A Philadelphia court suppressed drug evidence obtained during a traffic stop. The officer testified that the car was pulled over due to a faulty tail light. Mr. Nenner presented evidence that the car was in perfect working condition. He called the owner of the car and presented maintenance documents, including a recent state inspection, to show that the “broken tail light” was merely a pretext to pull the car over. The judge agreed and suppressed the evidence. As a result, the prosecution withdrew the charges.
Commonwealth v S.T.
Mr. Nenner’s client was a Philadelphia area woman who was charged with Criminal Attempt-First Degree Murder, Aggravated Assault and other charges. Mr. Nenner presented a self-defense argument, and the jury returned a “not guilty” verdict after a 7 day trial.
Commonwealth v. Prince and Commonwealth v. Timmons
Mr. Nenner represented co-defendants in a shooting death in North Philadelphia. Both cases were ultimately dismissed. The case was featured in a Philly.com article (http://www.philly.com/philly/news/Freed-after-17-months-college-grad.html, March 17, 2017).
Commonwealth v Jabir Kennedy
Mr. Nenner’s client faced one count of first degree murder, three counts of attempted murder and various assault and gun charges. Mr. Nenner presented a self-defense argument, and the jury returned a NOT GUILTY verdict on all charges. The case was featured in a Philly.com article (https://www.philly.com/news/jabir-kennedy-self-defense-philadelphia-district-attorney-handgun-murder-homicide-court-20190328.html, March 28, 2019).
Mr. Nenner’s client faced first degree felony sexual assault charges and was accused of raping his next door neighbor. The neighbors had a history of problems including an earlier incident which led to the accused’s wife filing a private criminal complaint against the alleged victim and her husband. The trial lasted one week and the jury found Mr. Nenner’s client NOT GUILTY of all charges including rape and sexual assault.
Federal and Pennsylvania state courts treat narcotics dog searches differently. So different that the same scenario could result in different outcomes in federal versus state court.
For example, a Philadelphia resident is pulled over for speeding. During the traffic stop, a narcotics officer arrives on the scene with a drug dog who sniffs the car and alerts the officers to drugs in the trunk. The officers search the trunk and find multiple pounds of marijuana. The driver is arrested and charged with drug dealing. The success of the individual’s motion to suppress the drug evidence found in the trunk depends on whether federal or state constitutional law applies, as well as whether the officers had reasonable suspicion (or consent) to conduct the dog search.
Drug cases accepted in Philadelphia, Delaware County, Chester County, Montgomery County & Scranton/Lackawanna County. FREE CONSULTATIONS (215) 564-0644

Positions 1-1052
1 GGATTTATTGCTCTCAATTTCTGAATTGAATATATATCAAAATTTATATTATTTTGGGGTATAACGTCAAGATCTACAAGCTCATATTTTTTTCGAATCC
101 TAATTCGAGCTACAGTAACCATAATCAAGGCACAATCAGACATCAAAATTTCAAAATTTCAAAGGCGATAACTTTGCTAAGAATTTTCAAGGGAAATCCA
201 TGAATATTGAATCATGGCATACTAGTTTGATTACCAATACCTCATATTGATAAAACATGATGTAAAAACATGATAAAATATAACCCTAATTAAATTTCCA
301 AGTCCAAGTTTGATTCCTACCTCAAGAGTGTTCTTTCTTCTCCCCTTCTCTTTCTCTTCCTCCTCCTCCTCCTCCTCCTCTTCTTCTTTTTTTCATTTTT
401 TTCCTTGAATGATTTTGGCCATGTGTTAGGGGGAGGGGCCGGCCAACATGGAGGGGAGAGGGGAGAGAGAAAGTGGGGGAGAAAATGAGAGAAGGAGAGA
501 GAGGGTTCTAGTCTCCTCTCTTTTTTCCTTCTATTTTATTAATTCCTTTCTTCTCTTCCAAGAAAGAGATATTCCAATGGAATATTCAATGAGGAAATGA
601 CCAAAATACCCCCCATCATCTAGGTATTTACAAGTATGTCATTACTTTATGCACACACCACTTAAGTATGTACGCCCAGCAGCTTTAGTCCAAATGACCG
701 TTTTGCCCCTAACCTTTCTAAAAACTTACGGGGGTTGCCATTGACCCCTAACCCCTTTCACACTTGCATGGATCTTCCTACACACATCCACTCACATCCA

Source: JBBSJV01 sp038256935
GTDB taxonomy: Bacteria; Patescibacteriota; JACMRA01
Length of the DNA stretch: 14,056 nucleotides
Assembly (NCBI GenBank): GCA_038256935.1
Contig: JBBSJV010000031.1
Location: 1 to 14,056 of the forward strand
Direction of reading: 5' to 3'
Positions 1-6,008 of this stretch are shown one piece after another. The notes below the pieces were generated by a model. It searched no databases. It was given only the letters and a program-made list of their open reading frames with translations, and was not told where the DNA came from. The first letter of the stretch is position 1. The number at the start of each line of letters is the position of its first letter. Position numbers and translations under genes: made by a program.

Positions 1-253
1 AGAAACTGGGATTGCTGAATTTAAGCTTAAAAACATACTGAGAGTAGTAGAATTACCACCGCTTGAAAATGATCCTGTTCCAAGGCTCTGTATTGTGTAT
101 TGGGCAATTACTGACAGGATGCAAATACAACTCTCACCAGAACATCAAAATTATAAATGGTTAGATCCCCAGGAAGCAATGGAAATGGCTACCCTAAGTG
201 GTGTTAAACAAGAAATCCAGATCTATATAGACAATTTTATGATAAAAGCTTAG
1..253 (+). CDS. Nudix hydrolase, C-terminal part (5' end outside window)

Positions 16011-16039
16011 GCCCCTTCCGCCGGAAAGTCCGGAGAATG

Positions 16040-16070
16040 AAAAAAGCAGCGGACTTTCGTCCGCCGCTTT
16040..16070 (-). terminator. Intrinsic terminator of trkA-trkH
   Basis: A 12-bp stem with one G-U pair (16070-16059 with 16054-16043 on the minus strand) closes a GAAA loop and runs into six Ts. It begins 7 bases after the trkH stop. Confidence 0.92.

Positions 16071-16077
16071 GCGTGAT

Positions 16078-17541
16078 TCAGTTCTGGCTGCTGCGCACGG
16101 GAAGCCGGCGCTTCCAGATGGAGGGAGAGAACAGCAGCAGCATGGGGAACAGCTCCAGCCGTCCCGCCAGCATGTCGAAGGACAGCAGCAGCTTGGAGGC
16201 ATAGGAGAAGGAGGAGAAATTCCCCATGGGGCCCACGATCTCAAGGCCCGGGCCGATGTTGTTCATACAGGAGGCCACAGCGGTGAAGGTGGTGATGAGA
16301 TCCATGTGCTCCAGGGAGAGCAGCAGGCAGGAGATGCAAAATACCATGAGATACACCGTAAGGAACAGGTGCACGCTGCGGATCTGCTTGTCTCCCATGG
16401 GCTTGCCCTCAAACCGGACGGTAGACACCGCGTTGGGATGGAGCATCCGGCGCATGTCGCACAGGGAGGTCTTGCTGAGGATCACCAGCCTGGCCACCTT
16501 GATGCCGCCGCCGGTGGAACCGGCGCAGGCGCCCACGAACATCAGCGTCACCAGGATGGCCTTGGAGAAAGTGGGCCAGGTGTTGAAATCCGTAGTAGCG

Under federal law, dog searches are not considered a search under the 4th Amendment in the U.S. Constitution. So, a dog sniff during a normal traffic stop is legal. However, in a recent U.S. Supreme Court case, Rodriguez v. U.S. (2015), the Court held that extending a traffic stop to call and wait for a narcotics dog requires at least reasonable suspicion of criminal activity. Read more about federal drug charges after traffic stops with narcotics dog searches.
Pennsylvania (State) Drug Charges After Dog Searches
When it comes to law enforcement use of narcotics dogs to conduct drug searches, Pennsylvania law differs significantly from federal law. Since the late 80’s, the Pennsylvania Supreme Court has ruled that dog sniffs are searches which trigger constitutional issues in the following scenarios:
- dog sniff of a storage locker
- dog sniff during a traffic stop
- dog sniff during a traffic stop where consent was given
- dog sniff of a person
Dog Sniff of a Storage Locker
In a 1987 case, Commonwealth v. Johnston, the Pennsylvania Supreme Court held that the canine search there (outside a storage locker) constituted a search under constitutional law. The court held that dog searches are only allowed under state law if the police, at a minimum, have reasonable suspicion to believe that drugs are present in the area being sniffed by the dog. The court realized that dog sniffs are distinct from searches conducted by human officers. Dogs can obviously sniff drugs that the human nose cannot.
Dog Sniff During a Traffic Stop
The Johnston case involved a dog sniff of a storage locker. What about dog sniffs during traffic stops? In PA state court cases, the same principle applies to all physical locations. Police officers must have, at a minimum, reasonable suspicion that drugs will be found in the area being sniffed by the dog. See Comm. v. Rogers (2004), where the PA Supreme Court upheld the lower court’s finding that a dog sniff of a car during a traffic stop was allowed so long as the officer had reasonable suspicion of criminal activity.
Dog Sniff During a Traffic Stop Where Driver Consents to Search
In a 2018 PA Supreme Court case, the court held that during a traffic stop, a driver who consents to search of their vehicle does not automatically consent to a canine search that’s conducted 40 minutes later. See Comm. v Valdivia. However, the court noted that if the officer informed the individual, before they gave consent, that a narcotics dog would be arriving, and the driver still consented, the consent would be valid.